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Designing a website

Step 2 - Designing your site

What you can learn from usability tests

The great advantage of usability testing is that it lets you see your site through someone else's eyes. And this helps you catch mistakes and pinpoint problems you can't see when you've designed the site.


Usability testing is "like a form of sensitivity training," says Michael Twidale, professor of computer science at the University of Illinois Urbana-Champaign. "It helps you figure out, 'What's this going to feel like for people who aren't me?'"


"The art of good usability design is that you can put on these spectacles," he says. "You can look at your design through someone else's eyes. Now that's very hard to do. But you can practice if you watch other people using the system."


And that's where usability testing comes in. "Sitting in on user testing sessions has changed my view of design," says designer Doug Bowman. "It helps you with the design that you're testing, but it also gives you insight that you file away in your head. So when you're designing a site, you just automatically think about what you've seen in past user tests, and you know instinctively how a user behaves when they arrive on a page."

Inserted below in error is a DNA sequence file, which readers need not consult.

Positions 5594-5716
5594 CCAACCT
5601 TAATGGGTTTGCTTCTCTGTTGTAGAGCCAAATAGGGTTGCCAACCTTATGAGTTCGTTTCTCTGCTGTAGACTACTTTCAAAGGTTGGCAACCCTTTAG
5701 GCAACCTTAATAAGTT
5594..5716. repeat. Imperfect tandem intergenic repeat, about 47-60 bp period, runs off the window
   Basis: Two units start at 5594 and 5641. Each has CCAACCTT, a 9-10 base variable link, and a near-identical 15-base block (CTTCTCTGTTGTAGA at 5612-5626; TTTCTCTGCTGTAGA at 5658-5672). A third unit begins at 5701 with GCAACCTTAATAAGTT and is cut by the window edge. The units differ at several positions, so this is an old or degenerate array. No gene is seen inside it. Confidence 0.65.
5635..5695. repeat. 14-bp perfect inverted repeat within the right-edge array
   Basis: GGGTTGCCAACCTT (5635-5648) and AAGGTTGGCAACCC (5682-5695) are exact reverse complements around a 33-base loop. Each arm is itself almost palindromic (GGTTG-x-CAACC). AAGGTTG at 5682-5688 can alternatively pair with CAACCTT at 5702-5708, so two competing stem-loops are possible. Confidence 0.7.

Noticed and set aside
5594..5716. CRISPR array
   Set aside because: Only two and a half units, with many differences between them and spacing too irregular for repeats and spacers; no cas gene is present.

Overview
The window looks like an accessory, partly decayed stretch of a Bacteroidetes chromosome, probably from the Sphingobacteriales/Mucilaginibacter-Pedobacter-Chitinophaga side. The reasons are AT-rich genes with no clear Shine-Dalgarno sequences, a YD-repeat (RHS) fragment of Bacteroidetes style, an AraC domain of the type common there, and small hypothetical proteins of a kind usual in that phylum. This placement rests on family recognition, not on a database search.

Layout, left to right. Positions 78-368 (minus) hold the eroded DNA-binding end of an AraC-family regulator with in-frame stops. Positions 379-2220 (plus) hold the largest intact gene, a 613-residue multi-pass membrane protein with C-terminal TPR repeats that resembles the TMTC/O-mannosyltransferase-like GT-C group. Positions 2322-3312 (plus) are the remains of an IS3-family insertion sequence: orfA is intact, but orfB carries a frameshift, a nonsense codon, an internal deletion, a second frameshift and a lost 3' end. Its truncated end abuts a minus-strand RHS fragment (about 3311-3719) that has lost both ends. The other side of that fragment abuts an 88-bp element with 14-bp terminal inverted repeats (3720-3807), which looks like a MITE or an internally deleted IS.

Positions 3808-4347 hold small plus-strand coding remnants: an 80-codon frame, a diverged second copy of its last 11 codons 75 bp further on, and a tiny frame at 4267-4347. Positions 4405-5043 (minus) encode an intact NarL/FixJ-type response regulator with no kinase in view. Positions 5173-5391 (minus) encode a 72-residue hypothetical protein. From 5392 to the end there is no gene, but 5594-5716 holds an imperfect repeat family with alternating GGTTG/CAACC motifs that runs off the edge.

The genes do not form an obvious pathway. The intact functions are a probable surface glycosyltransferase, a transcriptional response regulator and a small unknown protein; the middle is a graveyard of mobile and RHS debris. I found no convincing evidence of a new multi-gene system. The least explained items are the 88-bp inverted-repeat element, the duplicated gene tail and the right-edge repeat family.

But no matter how many times you've designed and tested sites, you still need to test each interface. Because the longer you work on a site, the harder it is to distance yourself from it. And no matter how well-versed you are in user behavior, you'll always be surprised by what you learn.


"You do find surprises," agrees Greg Dotson, Chief Information Officer for Guru. "Usability studies are really good at finding simple things you've overlooked. And they're also good at confirming things you've done well."


"I can't imagine a scenario in design where usability testing is not helpful, period," says designer Doug Bowman. "Your perception of how someone's going to use your site is entirely different from what happens when a user actually tries to use it."


Sometimes, your findings will seem obvious: As Greg Dotson says, "After you conduct a test, you think, 'How could I have been so stupid?'" But sometimes, they're completely unpredictable.


"That's what's interesting," says Steve Mulder, user experience manager for Lycos. "Sometimes you just don't know why something doesn't work."

In any case, the most important takeaways from usability testing are precisely the issues you couldn't see on your own because you're too close to the work.


"User testing reveals problems that people who know the brand and the product and the Internet can't see," said Lance McDaniel, VP of Creative for SBI and Company. "And when you get those big surprises—that, to me, is a Godsend, because what you've done is avoid launching a site to ten million people with a problem that was obvious to the eight people who tested it."


What you can learn from usability tests:

  • Problems with site organization. Sometimes a site will organize its content differently than the user might expect. This may slow the transaction down or even prevent the visitor from accomplishing what they set out to do.

  • Problems with names or labels. Often, users get confused by the names used for site sections and links. The features themselves may be perfectly usable, but if users can't understand the labels, they won't be able to find them—much less use them.